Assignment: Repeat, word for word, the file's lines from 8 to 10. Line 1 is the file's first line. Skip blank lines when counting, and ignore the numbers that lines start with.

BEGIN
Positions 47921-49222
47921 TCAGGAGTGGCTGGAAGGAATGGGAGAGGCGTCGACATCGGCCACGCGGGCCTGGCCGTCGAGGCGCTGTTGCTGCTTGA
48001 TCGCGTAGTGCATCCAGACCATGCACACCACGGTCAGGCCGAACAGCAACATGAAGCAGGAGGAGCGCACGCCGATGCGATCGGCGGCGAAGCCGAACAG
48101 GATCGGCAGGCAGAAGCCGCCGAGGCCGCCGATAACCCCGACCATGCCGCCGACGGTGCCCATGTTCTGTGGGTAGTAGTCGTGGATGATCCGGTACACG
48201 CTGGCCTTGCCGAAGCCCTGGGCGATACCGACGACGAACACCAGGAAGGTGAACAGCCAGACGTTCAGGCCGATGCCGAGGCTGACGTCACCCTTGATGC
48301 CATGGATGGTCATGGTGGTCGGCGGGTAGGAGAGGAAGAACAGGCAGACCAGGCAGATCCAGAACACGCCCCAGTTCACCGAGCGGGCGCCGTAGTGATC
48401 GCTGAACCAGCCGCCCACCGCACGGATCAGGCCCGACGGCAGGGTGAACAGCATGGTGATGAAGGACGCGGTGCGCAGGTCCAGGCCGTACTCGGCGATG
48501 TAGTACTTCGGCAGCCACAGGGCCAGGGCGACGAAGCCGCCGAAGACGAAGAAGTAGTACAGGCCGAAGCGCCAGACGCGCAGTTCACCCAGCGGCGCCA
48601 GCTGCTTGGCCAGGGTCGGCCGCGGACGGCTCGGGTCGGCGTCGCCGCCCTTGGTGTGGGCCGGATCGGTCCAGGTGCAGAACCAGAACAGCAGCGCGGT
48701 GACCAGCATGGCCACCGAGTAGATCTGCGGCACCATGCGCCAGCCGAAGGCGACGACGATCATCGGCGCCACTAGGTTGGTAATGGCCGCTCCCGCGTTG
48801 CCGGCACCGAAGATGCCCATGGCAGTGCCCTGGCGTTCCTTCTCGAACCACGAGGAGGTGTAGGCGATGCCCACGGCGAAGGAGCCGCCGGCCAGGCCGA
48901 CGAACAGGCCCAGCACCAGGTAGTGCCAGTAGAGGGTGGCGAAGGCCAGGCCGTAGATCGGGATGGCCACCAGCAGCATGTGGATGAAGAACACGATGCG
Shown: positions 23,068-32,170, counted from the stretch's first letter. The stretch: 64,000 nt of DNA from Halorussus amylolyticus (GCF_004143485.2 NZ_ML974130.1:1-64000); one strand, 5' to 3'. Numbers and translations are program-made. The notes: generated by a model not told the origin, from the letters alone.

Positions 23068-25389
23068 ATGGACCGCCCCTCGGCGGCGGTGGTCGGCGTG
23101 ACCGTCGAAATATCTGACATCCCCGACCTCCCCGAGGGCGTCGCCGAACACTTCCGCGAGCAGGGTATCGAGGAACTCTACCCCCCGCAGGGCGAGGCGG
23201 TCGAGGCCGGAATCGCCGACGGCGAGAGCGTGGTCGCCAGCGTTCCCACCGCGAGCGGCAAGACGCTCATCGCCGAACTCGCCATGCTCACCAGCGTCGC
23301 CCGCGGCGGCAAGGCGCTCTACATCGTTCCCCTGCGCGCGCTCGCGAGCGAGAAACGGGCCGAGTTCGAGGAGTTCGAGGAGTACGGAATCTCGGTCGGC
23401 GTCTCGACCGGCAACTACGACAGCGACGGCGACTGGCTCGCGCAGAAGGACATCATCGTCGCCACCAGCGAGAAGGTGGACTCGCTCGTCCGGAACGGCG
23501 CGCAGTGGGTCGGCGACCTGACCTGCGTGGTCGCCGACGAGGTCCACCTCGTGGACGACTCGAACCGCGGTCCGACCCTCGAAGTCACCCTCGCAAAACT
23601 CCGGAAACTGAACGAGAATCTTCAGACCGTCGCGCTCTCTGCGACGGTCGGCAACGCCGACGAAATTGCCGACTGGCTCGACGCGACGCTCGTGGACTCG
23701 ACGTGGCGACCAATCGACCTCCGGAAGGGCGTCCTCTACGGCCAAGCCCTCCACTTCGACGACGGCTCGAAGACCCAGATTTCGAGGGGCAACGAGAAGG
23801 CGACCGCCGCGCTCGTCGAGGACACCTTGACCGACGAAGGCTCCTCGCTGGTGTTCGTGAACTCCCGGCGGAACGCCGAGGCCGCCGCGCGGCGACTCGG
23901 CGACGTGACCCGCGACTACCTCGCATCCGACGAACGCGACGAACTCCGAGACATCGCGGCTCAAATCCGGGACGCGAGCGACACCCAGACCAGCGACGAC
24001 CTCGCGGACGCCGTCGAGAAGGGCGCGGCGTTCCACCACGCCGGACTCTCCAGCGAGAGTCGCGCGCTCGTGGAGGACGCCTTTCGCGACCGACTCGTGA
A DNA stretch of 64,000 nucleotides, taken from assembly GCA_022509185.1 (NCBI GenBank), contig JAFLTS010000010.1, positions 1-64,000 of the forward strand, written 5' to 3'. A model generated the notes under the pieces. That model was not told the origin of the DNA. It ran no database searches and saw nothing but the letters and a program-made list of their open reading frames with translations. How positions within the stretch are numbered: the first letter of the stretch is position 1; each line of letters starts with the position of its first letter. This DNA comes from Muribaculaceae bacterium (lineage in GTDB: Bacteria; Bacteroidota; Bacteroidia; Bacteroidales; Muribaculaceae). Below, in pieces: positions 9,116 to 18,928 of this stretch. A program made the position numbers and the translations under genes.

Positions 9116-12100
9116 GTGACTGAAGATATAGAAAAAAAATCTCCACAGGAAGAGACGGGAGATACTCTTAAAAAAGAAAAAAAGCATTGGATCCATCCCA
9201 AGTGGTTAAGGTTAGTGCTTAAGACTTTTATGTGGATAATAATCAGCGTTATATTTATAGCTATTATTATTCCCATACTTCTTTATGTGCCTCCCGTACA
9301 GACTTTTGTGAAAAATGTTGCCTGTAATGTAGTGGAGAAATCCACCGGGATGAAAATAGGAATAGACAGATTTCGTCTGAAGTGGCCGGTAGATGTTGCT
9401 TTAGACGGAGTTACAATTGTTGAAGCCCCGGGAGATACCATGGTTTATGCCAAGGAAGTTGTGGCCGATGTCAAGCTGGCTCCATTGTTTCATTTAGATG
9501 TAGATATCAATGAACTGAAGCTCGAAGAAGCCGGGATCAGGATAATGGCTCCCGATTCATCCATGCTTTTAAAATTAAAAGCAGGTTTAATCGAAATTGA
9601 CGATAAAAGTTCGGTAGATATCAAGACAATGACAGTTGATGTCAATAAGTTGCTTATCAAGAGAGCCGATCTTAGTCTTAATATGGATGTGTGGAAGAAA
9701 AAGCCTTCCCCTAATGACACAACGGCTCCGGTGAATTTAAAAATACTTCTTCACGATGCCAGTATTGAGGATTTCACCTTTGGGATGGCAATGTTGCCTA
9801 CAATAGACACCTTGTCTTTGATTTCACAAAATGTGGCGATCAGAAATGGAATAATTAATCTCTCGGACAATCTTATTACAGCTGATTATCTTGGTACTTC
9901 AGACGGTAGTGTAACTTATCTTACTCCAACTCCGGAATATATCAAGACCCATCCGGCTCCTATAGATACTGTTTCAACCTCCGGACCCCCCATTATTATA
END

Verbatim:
48501 TAGTACTTCGGCAGCCACAGGGCCAGGGCGACGAAGCCGCCGAAGACGAAGAAGTAGTACAGGCCGAAGCGCCAGACGCGCAGTTCACCCAGCGGCGCCA
48601 GCTGCTTGGCCAGGGTCGGCCGCGGACGGCTCGGGTCGGCGTCGCCGCCCTTGGTGTGGGCCGGATCGGTCCAGGTGCAGAACCAGAACAGCAGCGCGGT
48701 GACCAGCATGGCCACCGAGTAGATCTGCGGCACCATGCGCCAGCCGAAGGCGACGACGATCATCGGCGCCACTAGGTTGGTAATGGCCGCTCCCGCGTTG